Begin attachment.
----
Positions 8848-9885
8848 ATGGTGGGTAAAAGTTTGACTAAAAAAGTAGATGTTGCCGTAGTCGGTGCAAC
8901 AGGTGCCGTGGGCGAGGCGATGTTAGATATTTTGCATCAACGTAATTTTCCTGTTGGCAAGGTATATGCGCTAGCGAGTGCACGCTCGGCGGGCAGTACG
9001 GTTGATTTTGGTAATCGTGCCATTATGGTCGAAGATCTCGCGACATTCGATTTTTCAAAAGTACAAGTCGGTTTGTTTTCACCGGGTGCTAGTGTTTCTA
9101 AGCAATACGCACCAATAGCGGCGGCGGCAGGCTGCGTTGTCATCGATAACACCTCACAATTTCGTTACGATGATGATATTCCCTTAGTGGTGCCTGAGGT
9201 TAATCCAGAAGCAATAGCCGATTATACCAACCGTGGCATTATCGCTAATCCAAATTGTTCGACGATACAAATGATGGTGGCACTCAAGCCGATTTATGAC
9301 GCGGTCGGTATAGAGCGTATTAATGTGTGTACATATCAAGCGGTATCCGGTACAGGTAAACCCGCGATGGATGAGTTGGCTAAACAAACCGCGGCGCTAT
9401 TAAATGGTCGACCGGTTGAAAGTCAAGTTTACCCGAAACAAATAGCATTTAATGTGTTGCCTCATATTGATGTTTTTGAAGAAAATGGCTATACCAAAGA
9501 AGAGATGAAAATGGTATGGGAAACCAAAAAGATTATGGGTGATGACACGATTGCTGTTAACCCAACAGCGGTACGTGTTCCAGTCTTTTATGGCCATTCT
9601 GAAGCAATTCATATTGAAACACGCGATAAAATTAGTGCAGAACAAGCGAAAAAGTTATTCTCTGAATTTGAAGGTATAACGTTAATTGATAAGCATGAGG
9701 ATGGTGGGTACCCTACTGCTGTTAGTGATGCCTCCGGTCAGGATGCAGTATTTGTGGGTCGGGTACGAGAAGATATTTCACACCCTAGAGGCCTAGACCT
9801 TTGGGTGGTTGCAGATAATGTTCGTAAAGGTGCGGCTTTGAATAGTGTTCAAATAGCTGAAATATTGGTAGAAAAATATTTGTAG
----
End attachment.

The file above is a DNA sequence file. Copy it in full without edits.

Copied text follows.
Positions 8848-9885
8848 ATGGTGGGTAAAAGTTTGACTAAAAAAGTAGATGTTGCCGTAGTCGGTGCAAC
8901 AGGTGCCGTGGGCGAGGCGATGTTAGATATTTTGCATCAACGTAATTTTCCTGTTGGCAAGGTATATGCGCTAGCGAGTGCACGCTCGGCGGGCAGTACG
9001 GTTGATTTTGGTAATCGTGCCATTATGGTCGAAGATCTCGCGACATTCGATTTTTCAAAAGTACAAGTCGGTTTGTTTTCACCGGGTGCTAGTGTTTCTA
9101 AGCAATACGCACCAATAGCGGCGGCGGCAGGCTGCGTTGTCATCGATAACACCTCACAATTTCGTTACGATGATGATATTCCCTTAGTGGTGCCTGAGGT
9201 TAATCCAGAAGCAATAGCCGATTATACCAACCGTGGCATTATCGCTAATCCAAATTGTTCGACGATACAAATGATGGTGGCACTCAAGCCGATTTATGAC
9301 GCGGTCGGTATAGAGCGTATTAATGTGTGTACATATCAAGCGGTATCCGGTACAGGTAAACCCGCGATGGATGAGTTGGCTAAACAAACCGCGGCGCTAT
9401 TAAATGGTCGACCGGTTGAAAGTCAAGTTTACCCGAAACAAATAGCATTTAATGTGTTGCCTCATATTGATGTTTTTGAAGAAAATGGCTATACCAAAGA
9501 AGAGATGAAAATGGTATGGGAAACCAAAAAGATTATGGGTGATGACACGATTGCTGTTAACCCAACAGCGGTACGTGTTCCAGTCTTTTATGGCCATTCT
9601 GAAGCAATTCATATTGAAACACGCGATAAAATTAGTGCAGAACAAGCGAAAAAGTTATTCTCTGAATTTGAAGGTATAACGTTAATTGATAAGCATGAGG
9701 ATGGTGGGTACCCTACTGCTGTTAGTGATGCCTCCGGTCAGGATGCAGTATTTGTGGGTCGGGTACGAGAAGATATTTCACACCCTAGAGGCCTAGACCT
9801 TTGGGTGGTTGCAGATAATGTTCGTAAAGGTGCGGCTTTGAATAGTGTTCAAATAGCTGAAATATTGGTAGAAAAATATTTGTAG